Shigella

Shigella

Shigellosis is a bacterial infection affecting the intestinal tract. Most cases are seen in the summer and early fall and occur as single cases or in association with outbreaks. Shigella case numbers can vary from year to year, in a cyclical pattern over 5-6 years.

Shigellosis Basics 

Symptoms of Shigellosis typically begin 1-2 days after exposure to the shigella bacteria and last 5 to 7 days. Some people experience symptoms from a few days to 4 or more weeks. For some people, it can take several months before their bowel habits return to normal. Most people who have shigellosis have diarrhea which is sometimes bloody, fever, and abdominal cramps. Some people who have shigellosis will not have any symptoms. 

People who are in poor health or have a weakened immune system, people who have HIV/AIDS, or are receiving chemotherapy are more likely to be sick for a longer period if they get Shigellosis. 

There are a few rare symptoms that can result from Shigellosis, these are post-infectious arthritis, blood infections, seizures, and hemolytic uremic syndrome. 

Shigella germs are found in the stool of people who are sick with shigellosis and for up to two weeks after the diarrhea has gone away. Shigella is extremely contagious, and a small amount can make someone sick. Shigella bacteria can be found in contaminated food and water, or surfaces contaminated with feces from infected humans.  

A stool sample must be tested for a person to be diagnosed with Shigellosis. Not everyone needs antibiotics to overcome the shigellosis infection, as symptoms resolve in 5-7 days without treatment. However, if you have bloody diarrhea, severe stomach cramping, or fever then you should contact your healthcare provider. If you have a weakened immune system you need to contact your healthcare provider as you have a higher chance of becoming severely ill.  

To prevent dehydration, people with Shigellosis should drink plenty of fluids. If people suffer with bloody diarrhea, they should not use anti-diarrheal medication such as loperamide (Imodium) or diphenoxylate with atropine (Lomotil) as these medications may make symptoms worse. 

Antibiotics can shorten the time people have fever and diarrhea by about 2 days. Ciprofloxacin and azithromycin are two recommended oral antibiotics to treat shigellosis. 

The best way to prevent Shigellosis is to practice good hand hygiene. Wash hands with soap and water before eating food or preparing food, after going to the restroom or changing diapers. Avoid swallowing water from ponds, lakes, or untreated swimming pools. When traveling internationally, wash hand with soap and water as well as following safe food and water guidelines. Avoid sexual contact with people who are sick or recently recovered from Shigellosis (several weeks).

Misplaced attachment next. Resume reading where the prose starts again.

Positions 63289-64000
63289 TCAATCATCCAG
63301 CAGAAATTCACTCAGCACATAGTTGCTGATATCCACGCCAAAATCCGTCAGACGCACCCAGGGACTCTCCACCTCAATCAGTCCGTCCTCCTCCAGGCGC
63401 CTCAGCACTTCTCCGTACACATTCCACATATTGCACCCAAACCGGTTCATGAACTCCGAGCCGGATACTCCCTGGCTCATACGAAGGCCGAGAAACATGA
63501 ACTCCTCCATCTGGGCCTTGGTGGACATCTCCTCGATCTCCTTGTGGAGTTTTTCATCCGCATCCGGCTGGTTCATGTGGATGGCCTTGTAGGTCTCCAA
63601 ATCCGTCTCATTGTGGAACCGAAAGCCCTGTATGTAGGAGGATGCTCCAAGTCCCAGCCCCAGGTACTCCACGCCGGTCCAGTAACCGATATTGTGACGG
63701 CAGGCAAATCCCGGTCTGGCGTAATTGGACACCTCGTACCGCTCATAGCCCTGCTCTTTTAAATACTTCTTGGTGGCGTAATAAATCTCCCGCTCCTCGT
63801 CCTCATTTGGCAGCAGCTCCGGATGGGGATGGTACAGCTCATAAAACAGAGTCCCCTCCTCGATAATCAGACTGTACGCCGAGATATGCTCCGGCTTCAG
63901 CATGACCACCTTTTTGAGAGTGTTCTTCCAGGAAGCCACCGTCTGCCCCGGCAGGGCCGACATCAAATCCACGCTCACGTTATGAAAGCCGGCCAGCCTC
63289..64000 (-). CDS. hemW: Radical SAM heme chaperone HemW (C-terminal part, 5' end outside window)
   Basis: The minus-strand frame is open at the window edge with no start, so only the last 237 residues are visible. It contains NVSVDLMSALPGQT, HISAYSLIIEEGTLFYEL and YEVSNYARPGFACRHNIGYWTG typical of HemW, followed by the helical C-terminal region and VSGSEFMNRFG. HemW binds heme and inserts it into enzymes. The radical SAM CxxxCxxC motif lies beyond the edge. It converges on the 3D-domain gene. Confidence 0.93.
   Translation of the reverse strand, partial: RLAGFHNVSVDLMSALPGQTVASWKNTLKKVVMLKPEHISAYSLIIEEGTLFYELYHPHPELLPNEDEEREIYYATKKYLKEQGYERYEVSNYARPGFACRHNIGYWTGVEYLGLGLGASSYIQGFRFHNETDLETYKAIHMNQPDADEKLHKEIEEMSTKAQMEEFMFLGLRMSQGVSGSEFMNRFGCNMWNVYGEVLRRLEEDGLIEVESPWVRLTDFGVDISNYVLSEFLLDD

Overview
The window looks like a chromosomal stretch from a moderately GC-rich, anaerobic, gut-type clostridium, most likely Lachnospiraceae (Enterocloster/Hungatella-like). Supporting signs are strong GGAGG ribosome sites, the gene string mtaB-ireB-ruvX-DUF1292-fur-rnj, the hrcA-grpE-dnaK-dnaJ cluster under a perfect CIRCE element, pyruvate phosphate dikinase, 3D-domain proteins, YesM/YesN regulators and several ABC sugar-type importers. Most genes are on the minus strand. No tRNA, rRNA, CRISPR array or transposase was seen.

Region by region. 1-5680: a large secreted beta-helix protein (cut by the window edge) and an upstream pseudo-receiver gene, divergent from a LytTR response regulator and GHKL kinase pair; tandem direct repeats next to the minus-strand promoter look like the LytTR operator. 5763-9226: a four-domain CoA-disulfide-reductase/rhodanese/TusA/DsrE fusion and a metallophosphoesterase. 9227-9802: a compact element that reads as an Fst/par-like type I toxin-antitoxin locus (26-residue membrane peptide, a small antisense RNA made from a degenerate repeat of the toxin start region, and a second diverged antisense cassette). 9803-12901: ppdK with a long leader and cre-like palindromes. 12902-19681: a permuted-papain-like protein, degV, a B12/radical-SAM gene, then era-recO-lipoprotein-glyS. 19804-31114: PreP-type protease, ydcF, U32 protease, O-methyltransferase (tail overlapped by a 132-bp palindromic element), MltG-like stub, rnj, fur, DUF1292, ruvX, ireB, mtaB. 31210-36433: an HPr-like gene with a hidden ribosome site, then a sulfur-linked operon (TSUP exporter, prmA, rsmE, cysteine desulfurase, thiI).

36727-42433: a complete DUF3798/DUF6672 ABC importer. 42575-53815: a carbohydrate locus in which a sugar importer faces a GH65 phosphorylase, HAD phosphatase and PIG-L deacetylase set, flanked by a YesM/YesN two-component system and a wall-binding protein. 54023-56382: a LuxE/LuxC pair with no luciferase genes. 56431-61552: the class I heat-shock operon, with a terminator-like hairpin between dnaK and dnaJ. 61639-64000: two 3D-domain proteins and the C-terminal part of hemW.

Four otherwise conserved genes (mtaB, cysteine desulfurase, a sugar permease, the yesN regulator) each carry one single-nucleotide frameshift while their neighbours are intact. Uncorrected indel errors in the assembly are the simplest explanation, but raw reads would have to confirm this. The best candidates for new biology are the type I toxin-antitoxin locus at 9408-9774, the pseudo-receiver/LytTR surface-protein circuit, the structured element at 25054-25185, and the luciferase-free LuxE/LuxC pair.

For more information, please refer to the CDC website: 

 https://www.cdc.gov/shigella/index.html  

Shigellosis for Healthcare Professionals

Shigellosis is a reportable disease in Georgia. All laboratory positive results are reportable to the Georgia Department of Public Health.

For more information, please refer to the CDC website: 

Information for Healthcare Professionals | Shigella – Shigellosis | CDC 

Information for Sexually Active People

Shigella bacteria can be found in the stool of the person infected up to two weeks after diarrhea has gone away. Shigellosis is spread when people put something, such as hands, food or objects, in their mouths. Men who have sex with men are more likely to get infected with shigellosis. To prevent shigellosis, wait to have sexual contact for one to two weeks after diarrhea symptoms have stopped.  

For more information, please refer to the CDC website: 

https://www.cdc.gov/shigella/audience-sexually-active.html  

Information for Parents of young children

Children 5 and under are most likely to get Shigellosis. In order to prevent Shigellosis, everyone should wash hands with soap and water before eating, after using the bathroom, or changing diapers. Do not share food with anyone if you or your child is sick. Keep your child home from daycare or school while sick. 

For more information, please refer to the CDC website: 

https://www.cdc.gov/shigella/audience-parents.html  

Information for Childcare Facilities

Children who recently recover from Shigellosis should be grouped together in a classroom to reduce spreading the Shigella bacteria to other children. Supervise children handwashing when they arrive, after they use the bathroom, after having diapers changed, after they play outside, and before they eat. Follow CDC recommendations on cleaning and disinfecting toys and surfaces. 

For more information, please refer to the CDC website: 

https://www.cdc.gov/shigella/information-for-childcare-facilities.html  

Information for International Travelers 

Traveling to developing countries increases the likelihood of getting shigellosis and getting a type of shigella that is more difficult to treat. To prevent Shigellosis people, need to practice good hand hygiene and follow safe food and water practices. People need to wash their hands before preparing and eating foods, after using the bathroom and changing a diaper. The food and drinks that may have shigella bacteria are raw fruits and vegetables, tap water, ice from tap water, unpasteurized dairy products and food and drink purchased from street vendors. Food that is deemed safe is steaming hot food, bottled and canned processed drinks, hot coffee and tea, as well as fruit that you peel yourself. 

For more information, please refer to the CDC website: 

https://www.cdc.gov/shigella/audience-travelers.html